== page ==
Greens and Gosplan

James H. Fetzer and J.R. Dunn
Greens are crowing over the Supreme Court's move to throw itself into the global warming debate in Monday's Massachusetts v. EPA decision,  which found that carbon dioxide is a pollutant that can be regulated by government. (I haven't read the decision so I'm not sure if "can" translates as "must".) 

But they may be cheering too soon. The record of the courts acting as referee for social engineering programs outside their area of expertise is not a particularly impressive one - think "forced busing". In whichever such case you care to examine, you find millions wasted, the problem as bad (if not worse) than it was before the judges became involved, and nothing accomplished apart from the judicial system obtaining yet another coat of tarnish.

Combine the courts with the dubious assertions of global warming enthusiasts and you have real recipe for trouble. The courts are in the habit of issuing orders, otherwise known as commands. And ruling the economy by command is always a self-defeating strategy in the long run. The old Soviet Union fell apart, despite (or because of, more accurately) the best efforts of Gosplan  - the state economic planning agency that attracted the brains of the best and the brightest of the Soviet educational system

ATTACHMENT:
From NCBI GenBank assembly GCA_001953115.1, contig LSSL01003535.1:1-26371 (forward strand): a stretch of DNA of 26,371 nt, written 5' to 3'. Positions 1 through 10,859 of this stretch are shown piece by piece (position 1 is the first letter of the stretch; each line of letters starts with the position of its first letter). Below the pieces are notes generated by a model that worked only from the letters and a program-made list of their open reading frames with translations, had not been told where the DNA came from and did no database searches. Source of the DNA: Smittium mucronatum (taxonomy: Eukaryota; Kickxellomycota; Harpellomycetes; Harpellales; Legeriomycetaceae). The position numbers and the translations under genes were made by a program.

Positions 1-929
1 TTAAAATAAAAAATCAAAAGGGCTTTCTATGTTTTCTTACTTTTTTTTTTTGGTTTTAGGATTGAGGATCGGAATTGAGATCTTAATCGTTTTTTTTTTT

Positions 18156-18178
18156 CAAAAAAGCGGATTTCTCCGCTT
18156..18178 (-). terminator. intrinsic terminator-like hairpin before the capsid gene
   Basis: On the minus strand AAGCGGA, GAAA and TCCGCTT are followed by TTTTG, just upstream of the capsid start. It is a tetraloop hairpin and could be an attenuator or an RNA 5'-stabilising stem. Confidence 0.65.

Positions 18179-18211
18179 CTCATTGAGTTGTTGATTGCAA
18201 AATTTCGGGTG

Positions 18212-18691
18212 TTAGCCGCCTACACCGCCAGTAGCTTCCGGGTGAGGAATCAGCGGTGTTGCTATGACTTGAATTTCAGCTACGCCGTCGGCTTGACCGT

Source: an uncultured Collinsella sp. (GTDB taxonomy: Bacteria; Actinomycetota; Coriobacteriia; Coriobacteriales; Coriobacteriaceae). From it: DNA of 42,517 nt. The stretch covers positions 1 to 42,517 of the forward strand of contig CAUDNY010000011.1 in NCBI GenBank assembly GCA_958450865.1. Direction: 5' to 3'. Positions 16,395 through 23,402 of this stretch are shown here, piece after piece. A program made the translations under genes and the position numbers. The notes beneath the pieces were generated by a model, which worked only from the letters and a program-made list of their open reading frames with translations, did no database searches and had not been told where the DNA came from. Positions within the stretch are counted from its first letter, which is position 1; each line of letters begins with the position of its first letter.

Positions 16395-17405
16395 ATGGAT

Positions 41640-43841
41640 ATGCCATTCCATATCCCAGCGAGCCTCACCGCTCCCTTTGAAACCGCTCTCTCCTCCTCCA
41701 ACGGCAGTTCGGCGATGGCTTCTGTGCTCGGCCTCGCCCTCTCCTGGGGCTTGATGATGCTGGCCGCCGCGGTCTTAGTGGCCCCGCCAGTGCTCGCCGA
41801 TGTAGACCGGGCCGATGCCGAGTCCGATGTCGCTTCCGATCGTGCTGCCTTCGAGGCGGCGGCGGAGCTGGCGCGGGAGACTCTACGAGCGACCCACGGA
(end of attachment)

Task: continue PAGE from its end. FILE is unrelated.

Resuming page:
Yesterday came news of a clear example of what we're in for. Over two years ago, the state of Hawaii mandated use of ethanol-based fuel for all automobiles. This time, it was not the courts but the legislature and governor which produced the mandate. It must have seemed like a smart idea. Hawaii is, after all, a leading U.S. producer of sugar cane, a perfect source of ethanol. Shifting cars over to an ethanol mix would not only cut petroleum use, but aid agriculture, generate $100 million or more in plant investment, and create 700 jobs.